This, the podcast argues, is precisely why it has been so difficult for health authorities to convey clear, compelling messages about how we should respond. Earlier in the pandemic, we expected a simple, clear storyline: the vaccine would act as a savior, swooping in to save the day and bring the story to a happy end. When this did not happen, our hopes were dashed and many people decided they were “done with Covid”—even though Covid was not done with us.
Both the Atlantic article and the On the Media episode are well worth your time (and I highly recommend viewing this Kurt Vonnegut lecture on story shapes, referenced in the podcast).
Then the third piece, by Frederick Kaufmann in The New York Times, really got me thinking. Kaufmann makes many of the same points about the pandemic evading our attempts to give it a familiar and satisfying narrative shape. However, he ends with the idea that Covid might offer us a new way of looking at things, in the way that Galileo, Darwin, and Einstein each transformed humanity’s narratives of our place in the universe. Kaufmann suggests that to gain this new understanding we should let go of the “hero’s journey,” “replacing it with a mosaic of collective valor, a human community assembled to withstand the ferocity of nature when it assumes its next epically violent form.”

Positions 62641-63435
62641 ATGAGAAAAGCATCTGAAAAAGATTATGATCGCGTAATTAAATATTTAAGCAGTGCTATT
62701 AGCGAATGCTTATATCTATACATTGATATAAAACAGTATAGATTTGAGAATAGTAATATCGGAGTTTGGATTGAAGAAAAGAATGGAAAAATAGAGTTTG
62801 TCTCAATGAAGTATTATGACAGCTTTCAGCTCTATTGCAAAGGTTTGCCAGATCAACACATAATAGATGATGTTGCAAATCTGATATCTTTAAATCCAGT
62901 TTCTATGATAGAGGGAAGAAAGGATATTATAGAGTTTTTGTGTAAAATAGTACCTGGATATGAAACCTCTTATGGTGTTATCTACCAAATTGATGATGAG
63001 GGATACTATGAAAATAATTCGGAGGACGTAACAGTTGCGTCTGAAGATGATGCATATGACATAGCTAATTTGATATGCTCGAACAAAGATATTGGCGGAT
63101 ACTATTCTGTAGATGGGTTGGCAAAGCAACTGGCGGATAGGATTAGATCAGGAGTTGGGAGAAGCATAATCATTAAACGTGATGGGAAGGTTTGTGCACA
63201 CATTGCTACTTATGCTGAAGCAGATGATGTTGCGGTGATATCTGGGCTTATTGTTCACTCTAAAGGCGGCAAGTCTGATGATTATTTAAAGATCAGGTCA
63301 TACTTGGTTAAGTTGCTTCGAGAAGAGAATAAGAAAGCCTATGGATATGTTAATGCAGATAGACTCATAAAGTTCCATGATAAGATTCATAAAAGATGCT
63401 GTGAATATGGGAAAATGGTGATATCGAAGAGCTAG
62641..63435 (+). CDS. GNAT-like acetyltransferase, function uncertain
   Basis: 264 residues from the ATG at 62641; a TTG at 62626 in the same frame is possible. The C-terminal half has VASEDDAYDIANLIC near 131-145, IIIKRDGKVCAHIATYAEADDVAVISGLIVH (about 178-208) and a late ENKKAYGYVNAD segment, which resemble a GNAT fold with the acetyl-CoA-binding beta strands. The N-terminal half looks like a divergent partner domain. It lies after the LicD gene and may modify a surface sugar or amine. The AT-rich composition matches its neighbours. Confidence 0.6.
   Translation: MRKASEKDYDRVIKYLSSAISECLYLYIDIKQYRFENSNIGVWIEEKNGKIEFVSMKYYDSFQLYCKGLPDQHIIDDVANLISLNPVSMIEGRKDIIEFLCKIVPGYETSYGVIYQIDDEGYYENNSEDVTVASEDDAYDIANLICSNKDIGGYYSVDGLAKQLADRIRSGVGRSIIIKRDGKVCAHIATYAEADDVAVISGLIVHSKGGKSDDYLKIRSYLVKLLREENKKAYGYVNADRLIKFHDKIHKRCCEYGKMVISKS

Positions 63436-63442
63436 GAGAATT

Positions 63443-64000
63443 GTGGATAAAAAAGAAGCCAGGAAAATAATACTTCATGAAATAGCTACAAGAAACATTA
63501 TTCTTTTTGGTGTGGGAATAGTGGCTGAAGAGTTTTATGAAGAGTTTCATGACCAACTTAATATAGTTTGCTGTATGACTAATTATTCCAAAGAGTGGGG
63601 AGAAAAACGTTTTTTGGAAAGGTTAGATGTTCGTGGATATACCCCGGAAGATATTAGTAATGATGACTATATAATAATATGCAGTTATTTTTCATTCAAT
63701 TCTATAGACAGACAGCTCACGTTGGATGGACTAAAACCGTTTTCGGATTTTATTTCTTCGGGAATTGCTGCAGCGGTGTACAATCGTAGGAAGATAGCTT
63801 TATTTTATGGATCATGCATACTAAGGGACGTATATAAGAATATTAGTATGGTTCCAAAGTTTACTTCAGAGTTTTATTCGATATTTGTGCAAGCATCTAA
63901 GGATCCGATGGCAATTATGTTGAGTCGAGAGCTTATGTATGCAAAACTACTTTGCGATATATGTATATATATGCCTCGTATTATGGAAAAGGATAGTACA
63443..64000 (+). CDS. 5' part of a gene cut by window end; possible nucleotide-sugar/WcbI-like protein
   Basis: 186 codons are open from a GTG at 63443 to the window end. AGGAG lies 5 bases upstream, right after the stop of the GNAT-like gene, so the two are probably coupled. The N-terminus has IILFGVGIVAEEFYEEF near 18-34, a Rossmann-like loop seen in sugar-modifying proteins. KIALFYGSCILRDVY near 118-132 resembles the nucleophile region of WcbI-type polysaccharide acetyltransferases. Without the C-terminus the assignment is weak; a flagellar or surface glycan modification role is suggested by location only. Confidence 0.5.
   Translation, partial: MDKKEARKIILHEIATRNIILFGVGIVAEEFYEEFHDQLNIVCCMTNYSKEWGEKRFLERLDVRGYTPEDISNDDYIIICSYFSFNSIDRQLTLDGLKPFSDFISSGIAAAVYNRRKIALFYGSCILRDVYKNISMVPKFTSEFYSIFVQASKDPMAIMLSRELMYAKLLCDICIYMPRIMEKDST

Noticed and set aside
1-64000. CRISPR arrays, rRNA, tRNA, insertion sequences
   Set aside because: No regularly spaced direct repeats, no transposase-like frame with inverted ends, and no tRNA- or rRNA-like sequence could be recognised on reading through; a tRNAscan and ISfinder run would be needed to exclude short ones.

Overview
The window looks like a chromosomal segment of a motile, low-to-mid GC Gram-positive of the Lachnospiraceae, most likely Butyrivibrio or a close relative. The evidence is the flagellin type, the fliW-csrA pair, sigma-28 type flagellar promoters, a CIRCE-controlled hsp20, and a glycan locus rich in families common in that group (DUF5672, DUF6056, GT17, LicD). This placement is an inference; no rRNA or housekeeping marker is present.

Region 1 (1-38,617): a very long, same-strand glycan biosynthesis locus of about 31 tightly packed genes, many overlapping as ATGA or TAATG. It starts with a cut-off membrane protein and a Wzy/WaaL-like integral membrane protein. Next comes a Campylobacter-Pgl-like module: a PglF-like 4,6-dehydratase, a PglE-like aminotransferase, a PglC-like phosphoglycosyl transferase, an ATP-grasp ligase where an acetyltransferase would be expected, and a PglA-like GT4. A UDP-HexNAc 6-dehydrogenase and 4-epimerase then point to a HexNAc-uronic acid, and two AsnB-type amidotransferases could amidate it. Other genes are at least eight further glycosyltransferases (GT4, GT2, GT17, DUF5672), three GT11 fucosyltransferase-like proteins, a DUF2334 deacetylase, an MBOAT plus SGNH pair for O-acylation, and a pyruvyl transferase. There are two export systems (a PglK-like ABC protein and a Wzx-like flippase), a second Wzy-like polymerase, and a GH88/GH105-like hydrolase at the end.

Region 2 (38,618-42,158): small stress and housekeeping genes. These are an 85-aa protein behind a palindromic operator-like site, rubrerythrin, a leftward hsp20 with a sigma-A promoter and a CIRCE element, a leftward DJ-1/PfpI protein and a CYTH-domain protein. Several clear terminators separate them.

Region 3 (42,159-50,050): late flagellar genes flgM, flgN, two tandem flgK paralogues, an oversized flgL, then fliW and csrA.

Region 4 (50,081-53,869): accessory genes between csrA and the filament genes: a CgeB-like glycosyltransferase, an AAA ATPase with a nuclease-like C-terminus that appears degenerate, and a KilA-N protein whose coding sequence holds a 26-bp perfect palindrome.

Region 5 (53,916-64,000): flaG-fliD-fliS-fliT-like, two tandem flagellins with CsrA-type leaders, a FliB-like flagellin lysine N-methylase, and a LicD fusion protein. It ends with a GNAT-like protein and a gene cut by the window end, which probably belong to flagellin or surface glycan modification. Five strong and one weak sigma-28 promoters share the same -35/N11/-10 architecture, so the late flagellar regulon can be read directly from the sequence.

Kaufmann’s proposition helped me articulate a niggling reaction I had to these pieces: that to look for a meaningful story in the shape of the pandemic is in a way to miss the point. Covid is not unique in its failure to give us a clear story arc and a neat and happy ending. More often than not, reality is relentless, chaotic, a seemingly meaningless jumble of ups and downs. It requires us to provide a narrative that gives events—particularly sad and tragic ones—shape and meaning. And we do this not by telling the story of the event, but by telling the story of us. We shape a narrative that reminds us who we are and affirms the values that guide our response. It energizes us and keeps us going.